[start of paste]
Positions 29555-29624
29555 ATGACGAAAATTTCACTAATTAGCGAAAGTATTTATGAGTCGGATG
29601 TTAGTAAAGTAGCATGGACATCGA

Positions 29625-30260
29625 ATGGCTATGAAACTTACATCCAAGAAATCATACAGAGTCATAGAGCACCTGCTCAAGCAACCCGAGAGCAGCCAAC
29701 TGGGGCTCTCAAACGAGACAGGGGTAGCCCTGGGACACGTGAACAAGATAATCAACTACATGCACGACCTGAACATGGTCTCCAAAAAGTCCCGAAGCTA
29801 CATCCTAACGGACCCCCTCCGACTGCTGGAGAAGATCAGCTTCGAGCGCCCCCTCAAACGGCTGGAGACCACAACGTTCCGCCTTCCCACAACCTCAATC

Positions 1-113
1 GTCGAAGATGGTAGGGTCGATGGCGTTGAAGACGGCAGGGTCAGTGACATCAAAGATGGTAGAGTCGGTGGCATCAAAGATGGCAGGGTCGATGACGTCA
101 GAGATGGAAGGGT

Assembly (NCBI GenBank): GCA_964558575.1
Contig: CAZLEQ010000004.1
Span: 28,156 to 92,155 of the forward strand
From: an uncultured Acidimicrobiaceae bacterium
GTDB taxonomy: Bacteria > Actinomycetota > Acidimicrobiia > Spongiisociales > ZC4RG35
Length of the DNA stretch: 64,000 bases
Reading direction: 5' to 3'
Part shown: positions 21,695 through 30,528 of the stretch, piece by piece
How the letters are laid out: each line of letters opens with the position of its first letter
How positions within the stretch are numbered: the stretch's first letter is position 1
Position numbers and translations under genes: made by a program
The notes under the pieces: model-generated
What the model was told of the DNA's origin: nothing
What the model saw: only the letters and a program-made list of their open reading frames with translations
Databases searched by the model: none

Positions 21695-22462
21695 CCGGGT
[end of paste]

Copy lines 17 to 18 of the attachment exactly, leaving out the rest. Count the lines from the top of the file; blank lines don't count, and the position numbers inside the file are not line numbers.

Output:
Reading direction: 5' to 3'
Part shown: positions 21,695 through 30,528 of the stretch, piece by piece